gallbladder
sac that hangs from the lower front margin of the liver. it functions to store and concentrate the bile produced by the liver
what is the small intestine divided into
duodenum, jejunum, ileum
maltase
an enzyme that acts upon maltose and converts it into glucose
sucrase
breaks down sucrose
lactase
enzyme that breaks down lactose
peptidases
Enzymes that break down proteins into amino acids
nucleases
pancreatic juice enzymes that digest nucleic acids into nucleotides
name the subdivisions of the large intestine
cecum, ascending colon, transverse colon, descending colon, sigmoid colon, rectum and anal canal
how long does chyme remain in the large intestine
3 to 10 hours
name the 6 functions of the digestive system
1. ingestion
2. mechanical processing
3. digestion
4. secretion
5. absorption
6. excretion
mesentery
double sheets of peritoneal membrane that suspend portions of digestive tract within peritoneal cavity by sheets of serous membrane
lesser omentum
stabilizes position of stomach
falciform ligament
helps stabilize positions of liver
dorsal mesentery
enlarges to form an enormous pouch, called the greater omentum
mesocolon
a mesentery associated with a portion of the large intestine
mucosa
inner lining of the digestive tract
enteroendocrine cells
cells that secrete hormones that coordinate activities of the digestive trace and accessory organs
muscularis mucosae
a narrow band of smooth muscle and elastic fibers on the outer portion of the mucosa, contraction of this move the mucosal folds and villi
mucosa
The layer of epithelial tissue that lines body cavities in contact with the outside environment (respiratory, digestive, urinary, and reproductive tracts).
submucosa
layer of dense, irregular connective tissue that surrounds the muscularis mucosae
submucosal plexus (plexus of meissner)
innervates the mucosa and submucosa
muscularis externa
consists of smooth muscle; responsible for segmentation and peristalsis
serosa
a thin membrane lining the closed cavities of the body except in oral cavity, pharynx, esophagus and rectum
vestibule
space between the cheeks or lips and the teeth
gingivae
ridges of oral mucosa
salivary glands
three pairs of exocrine glands in the mouth that secrete saliva; the parotid, submandibular (submaxillary), and sublingual glands
parotid salivary glands
produce a serous secretion containing large amounts of salivary amylase
sublingual salivary glands
on the floor of the mouth; secrete mucus
submandibular salivary gland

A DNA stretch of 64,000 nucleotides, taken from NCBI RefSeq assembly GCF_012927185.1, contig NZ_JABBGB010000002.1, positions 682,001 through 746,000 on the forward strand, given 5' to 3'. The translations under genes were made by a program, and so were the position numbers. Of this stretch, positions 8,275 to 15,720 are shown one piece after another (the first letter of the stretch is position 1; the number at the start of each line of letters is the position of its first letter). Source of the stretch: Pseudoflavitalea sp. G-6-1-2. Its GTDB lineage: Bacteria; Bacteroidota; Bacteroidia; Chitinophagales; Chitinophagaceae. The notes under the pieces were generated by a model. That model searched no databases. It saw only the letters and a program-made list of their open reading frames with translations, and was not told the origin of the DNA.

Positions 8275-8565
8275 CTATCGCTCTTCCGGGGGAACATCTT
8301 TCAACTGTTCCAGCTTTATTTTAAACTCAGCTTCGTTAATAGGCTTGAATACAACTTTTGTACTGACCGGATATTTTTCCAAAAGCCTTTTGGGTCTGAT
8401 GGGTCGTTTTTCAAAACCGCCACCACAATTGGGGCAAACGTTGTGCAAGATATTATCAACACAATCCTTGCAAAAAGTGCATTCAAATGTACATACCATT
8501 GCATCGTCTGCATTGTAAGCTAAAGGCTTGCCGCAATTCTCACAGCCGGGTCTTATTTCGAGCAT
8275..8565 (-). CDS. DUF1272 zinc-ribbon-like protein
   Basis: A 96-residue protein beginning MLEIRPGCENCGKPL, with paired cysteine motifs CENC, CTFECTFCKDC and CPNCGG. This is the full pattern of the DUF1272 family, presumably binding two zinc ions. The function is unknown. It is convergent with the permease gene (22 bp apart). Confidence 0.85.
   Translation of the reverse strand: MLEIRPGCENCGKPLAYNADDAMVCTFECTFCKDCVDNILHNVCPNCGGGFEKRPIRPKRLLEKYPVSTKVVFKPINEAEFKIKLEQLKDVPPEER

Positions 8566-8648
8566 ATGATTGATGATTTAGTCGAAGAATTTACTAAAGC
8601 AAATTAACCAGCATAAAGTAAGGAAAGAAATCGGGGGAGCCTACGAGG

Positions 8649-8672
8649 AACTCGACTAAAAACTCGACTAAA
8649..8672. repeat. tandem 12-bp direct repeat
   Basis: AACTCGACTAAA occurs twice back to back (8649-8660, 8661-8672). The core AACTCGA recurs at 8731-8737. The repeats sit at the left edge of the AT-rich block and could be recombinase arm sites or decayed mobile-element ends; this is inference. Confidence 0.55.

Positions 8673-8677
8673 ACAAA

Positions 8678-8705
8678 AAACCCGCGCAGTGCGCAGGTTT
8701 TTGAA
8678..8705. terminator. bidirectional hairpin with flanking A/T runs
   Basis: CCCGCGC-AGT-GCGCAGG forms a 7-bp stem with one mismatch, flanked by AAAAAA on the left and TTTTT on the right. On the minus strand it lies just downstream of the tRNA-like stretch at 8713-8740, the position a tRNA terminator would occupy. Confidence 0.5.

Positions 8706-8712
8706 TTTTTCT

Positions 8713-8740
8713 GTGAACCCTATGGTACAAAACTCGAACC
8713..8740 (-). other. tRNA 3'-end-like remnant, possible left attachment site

located along the floor of the mouth in the mandibular grooves;
secrete a mixture of buffers, mucins and salivary amylase
pulp cavity
part of the tooth that receives blood vessels and nerves through the root canal
deciduous teeth
primary teeth
deglutition
Swallowing
name the 3 phases of swallowing
buccal, pharyngeal, esophageal
regions of the stomach (4)
cardia, fundus, body, pylorus
where are the gastric glands located
fundus and body of stomach
parietal cells
cells that secrete intrinsic factor and HCl
chief cells
cells that secrete HCl and pepsinogen
pyloric glands
Glands located in the walls of the stomach, secreting the hormone gastrin in response to certain substances in food.
where does nutrient absorption occur?
small intestine
duodenum
the segment of the small intestine closest to the stomach
duodenum
part of the small intestine that receives chyme from the stomach and neutralizes acids
jejunum
middle section of the small intestine
jejunum
what part of the small intestine is the location of chemical digestion and nutrient absorption
ileum
the final segment of the small intestine
plicae curculares
transverse folds in the intestinal lining. Permanent features, do not disappear when intestine fills.
brush border enzymes
small intestine enzymes that include disaccharidases and dipeptidases
enteropeptidase
brush border enzyme that does not participate directly in digestion, but does activate trypsinogen
enteroendocrine cells
produce intestinal hormones such as gastrin, CCK, and secretin
duodenal glands
those in the submucosa of duodenum that secrete alkaline mucus to help neutralize acidic chyme
pancreatic alpha amylase
What pancreatic enzyme breaks down carbohydrates or starches?
pancreatic lipase
Enzyme in pancreatic juice that breaks down triglycerides (fats and oils), creating fatty acids and monoglycerides
what are the 3 structures of the portal area
branch of hepatic portal vein, branch of hepatic artery proper, small branch of bile duct
which organ secrete bile
liver
3 functions of the liver
metabolic regulation, hematological regulation, bile production
gallbladder
which organ stores and concentrates bile prior to excretion
name the 3 areas of the colon
cecum, colon, rectum
ascending colon
the part of the large intestine that ascends from the cecum to the transverse colon
transverse colon
the part of the large intestine that extends across the abdominal cavity and joins the ascending to the descending colon
descending colon
the part of the large intestine that descends from the transverse colon to the sigmoid colon
sigmoid colon
the s-shaped curve between the descending colon and the rectum